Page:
50 50 Part C – STRATEGY: Gender-aware science Objective 1: Overcoming stereotypes of women and science Objective 2: Affecting scientific contents and methods

51 51 Obj. 2: Affecting scientific contents and methods Rec. 15 – Dismantling the myth of gender-neutral science Rec. 16 – Incorporating gender in S&T education Rec. 17 – Gendering research design Rec. 18 – Acknowledging womens vision and expectations

52 52 Obj. 2: Affecting scientific contents and methods Recommendation 17: Gendering research design Line of action: Devise practical or institutional tools to insert gender in research design Four examples: –Fraunhofer Gesellschaft (Gemany) –Austrian Research Promotion Agency –European Commission

53 53 Check-list for product design The above-mentioned German public research agency Fraunhofer Gesellschaft has developed a questionnaire addressing engineers working in the field of technological development. The questionnaire is structured in the form of a check-list finalised at verifying if gender aspects were included in product design, thus adopting a tool engineers are familiar with. Examples are also provided about the negative impact on product development and success of not integrating gender.

54 54 Part D – STRATEGY: Womens leadership Objective 1: Supporting women in attaining key positions in the practice of research Objective 2: Supporting women in attaining key positions in the management of research Objective 3: Strengthening womens visibility and their role in communication Objective 4: Increasing womens influence in innovation and science- society relationships

55 55 Obj. 4: Womens leadership of innovation processes and science-society relationship Rec. 31 – Strengthening womens orientation and skills connected with innovation and the social management of technology Rec. 32 – Providing women with resources and opportunities to approach top positions in innovation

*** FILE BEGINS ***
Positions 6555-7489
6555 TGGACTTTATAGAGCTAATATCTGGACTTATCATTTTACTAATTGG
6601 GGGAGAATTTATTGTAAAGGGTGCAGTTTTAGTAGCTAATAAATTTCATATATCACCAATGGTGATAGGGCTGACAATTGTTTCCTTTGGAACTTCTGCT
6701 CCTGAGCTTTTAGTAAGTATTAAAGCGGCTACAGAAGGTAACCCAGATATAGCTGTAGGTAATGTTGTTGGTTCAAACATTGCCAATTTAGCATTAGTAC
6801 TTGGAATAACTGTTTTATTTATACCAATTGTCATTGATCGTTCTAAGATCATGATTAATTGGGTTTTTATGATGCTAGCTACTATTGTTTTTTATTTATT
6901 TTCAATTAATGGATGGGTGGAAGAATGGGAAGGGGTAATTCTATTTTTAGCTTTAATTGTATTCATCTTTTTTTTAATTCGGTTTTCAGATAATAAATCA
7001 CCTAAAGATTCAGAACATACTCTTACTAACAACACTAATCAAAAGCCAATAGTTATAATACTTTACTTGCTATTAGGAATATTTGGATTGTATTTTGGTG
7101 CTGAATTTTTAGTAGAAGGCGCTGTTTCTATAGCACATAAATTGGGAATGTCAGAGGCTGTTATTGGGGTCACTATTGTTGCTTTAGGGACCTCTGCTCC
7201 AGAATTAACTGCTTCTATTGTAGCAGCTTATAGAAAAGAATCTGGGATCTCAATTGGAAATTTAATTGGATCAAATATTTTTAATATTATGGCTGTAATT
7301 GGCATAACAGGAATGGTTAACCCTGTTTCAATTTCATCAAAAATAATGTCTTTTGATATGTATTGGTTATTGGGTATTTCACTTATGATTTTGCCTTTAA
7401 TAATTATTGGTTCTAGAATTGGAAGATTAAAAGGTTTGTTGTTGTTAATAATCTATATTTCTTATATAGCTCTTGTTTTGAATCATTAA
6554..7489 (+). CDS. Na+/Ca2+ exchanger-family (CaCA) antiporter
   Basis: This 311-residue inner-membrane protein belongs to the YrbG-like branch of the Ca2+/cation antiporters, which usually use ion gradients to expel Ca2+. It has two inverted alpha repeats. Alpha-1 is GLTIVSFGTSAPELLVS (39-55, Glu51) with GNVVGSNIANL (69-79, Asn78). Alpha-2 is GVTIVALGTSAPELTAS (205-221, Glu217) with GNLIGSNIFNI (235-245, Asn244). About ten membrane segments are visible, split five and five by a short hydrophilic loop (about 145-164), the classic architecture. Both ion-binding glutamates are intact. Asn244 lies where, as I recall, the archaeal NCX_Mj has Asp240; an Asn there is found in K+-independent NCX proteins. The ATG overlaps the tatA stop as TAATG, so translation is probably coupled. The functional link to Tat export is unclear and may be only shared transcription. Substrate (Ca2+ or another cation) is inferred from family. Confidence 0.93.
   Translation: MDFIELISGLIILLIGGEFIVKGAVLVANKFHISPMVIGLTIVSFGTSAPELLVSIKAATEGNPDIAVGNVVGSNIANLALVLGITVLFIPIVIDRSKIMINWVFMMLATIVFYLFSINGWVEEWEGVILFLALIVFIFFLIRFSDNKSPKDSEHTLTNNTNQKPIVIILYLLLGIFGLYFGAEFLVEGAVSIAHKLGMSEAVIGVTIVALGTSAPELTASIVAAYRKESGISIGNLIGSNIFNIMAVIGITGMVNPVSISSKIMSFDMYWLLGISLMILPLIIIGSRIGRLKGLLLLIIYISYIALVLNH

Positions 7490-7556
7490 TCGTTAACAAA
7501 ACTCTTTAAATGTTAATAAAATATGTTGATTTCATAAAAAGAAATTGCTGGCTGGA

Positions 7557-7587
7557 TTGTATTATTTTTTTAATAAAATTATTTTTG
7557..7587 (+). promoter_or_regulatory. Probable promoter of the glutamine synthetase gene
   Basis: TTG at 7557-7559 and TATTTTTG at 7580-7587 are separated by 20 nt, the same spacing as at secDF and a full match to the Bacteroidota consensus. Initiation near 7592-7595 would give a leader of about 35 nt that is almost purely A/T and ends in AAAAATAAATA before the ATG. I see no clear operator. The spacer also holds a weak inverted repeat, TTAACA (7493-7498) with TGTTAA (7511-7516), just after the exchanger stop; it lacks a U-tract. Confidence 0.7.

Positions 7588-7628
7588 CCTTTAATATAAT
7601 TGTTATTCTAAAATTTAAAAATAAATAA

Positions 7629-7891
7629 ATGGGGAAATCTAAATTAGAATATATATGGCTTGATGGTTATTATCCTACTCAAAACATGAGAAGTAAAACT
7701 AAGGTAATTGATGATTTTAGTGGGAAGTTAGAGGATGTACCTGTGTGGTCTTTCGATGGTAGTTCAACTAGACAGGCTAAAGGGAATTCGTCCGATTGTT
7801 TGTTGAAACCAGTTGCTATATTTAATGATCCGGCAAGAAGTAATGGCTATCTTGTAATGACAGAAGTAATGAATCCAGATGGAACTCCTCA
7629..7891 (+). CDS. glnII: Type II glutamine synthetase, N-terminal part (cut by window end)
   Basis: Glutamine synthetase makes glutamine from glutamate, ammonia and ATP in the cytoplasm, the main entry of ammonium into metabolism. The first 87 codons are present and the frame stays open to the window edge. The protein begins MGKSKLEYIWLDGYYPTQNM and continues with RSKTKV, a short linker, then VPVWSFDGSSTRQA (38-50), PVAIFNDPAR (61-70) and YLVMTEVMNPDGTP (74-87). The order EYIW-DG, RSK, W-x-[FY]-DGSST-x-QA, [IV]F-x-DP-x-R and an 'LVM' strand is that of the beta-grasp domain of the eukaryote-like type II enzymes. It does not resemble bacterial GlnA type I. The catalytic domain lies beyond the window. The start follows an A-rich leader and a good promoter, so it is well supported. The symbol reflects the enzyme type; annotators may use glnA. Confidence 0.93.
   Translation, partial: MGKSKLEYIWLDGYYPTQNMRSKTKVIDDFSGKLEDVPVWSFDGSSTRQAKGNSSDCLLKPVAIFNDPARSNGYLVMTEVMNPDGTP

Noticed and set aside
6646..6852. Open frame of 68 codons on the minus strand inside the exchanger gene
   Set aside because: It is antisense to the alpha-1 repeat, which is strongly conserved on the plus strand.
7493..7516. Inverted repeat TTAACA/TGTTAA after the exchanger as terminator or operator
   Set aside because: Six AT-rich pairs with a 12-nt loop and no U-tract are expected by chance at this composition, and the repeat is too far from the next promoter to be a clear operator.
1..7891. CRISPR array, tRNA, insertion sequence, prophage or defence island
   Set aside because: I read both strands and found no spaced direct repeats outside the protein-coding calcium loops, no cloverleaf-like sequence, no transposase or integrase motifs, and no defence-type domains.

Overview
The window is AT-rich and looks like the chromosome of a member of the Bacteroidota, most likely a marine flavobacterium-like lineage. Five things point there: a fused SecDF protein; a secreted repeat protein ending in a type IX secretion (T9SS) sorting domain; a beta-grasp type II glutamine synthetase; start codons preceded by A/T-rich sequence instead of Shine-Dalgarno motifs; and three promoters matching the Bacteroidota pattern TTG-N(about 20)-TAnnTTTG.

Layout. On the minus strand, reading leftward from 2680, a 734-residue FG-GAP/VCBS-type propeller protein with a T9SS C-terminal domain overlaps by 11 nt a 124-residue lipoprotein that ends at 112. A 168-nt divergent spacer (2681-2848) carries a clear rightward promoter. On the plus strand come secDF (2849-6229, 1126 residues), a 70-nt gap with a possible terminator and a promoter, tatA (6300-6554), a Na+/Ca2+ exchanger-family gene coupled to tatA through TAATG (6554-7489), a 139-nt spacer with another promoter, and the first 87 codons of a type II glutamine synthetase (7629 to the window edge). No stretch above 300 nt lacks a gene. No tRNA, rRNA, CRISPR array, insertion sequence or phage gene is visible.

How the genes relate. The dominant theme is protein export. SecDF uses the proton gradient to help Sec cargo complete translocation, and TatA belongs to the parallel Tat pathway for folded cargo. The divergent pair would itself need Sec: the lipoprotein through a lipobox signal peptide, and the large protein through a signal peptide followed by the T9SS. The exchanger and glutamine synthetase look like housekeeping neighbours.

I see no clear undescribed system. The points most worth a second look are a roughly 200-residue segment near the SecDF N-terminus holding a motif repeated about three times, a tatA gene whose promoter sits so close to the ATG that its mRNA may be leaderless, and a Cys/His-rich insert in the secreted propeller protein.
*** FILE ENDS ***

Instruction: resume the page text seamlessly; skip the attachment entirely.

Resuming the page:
56 56 Obj. 4: Womens leadership of innovation processes and science-society relationship Recommendation 31: Strengthening womens orientation and skills connected with innovation and the social management of technology Line of action: Promote new research environments linking innovation and diversity Two examples: –Austrian Research Promotion Agency –Trentino School of management (Italy)

57 57 Laura Bassi Centres of Expertise The publicly-funded w-fForte – Laura Bassi Centres of Expertise programme, promoted by the Austrian Research Promotion Agency, established new innovation-oriented research centres. The core strategy is that of pursuing innovation through diversity, emphasising trans- disciplinarity, advanced forms of knowledge transfer, public- private partnership, cultural and gender diversity of the work environment and project-oriented management. All the research centres (six in all) are led by women and their research teams have a gender balanced composition. The programme is conceived as a learning initiative, to be subjected to transparent evaluation procedures, the results of which should provide important information on how to better link innovation and gender equality.

58 58 Part E: Programmes that work Map of tools (31) Action patterns (30, distributed in the 4 quality dimensions considered) Methodological orientations (7)

59 59 Tools 1.Awards and recognition 2.Best practice collection 3.Books and reports 4.Charters 5.Childcare services 6.Coaching 7.Committees 8.Consultations 9.Databases 10.Direct contact 11.Dissemination and guidance packages 12.Expressive and artistic tools 13.Grants, loans and subsidies 14.Information desks 15.Institutional arrangements 16.Lobbying 17.Media campaigns 18.Meetings 19.Mentoring 20.Monitoring and evaluation tools 21.Networks and networking 22.On-demand services 23.Organisational arrangements 24.Planning 25.Public communication tools 26.Regulations 27.Research tools 28.Social events 29.Training courses, lessons and seminars 30.Web based discussion spaces 31.Websites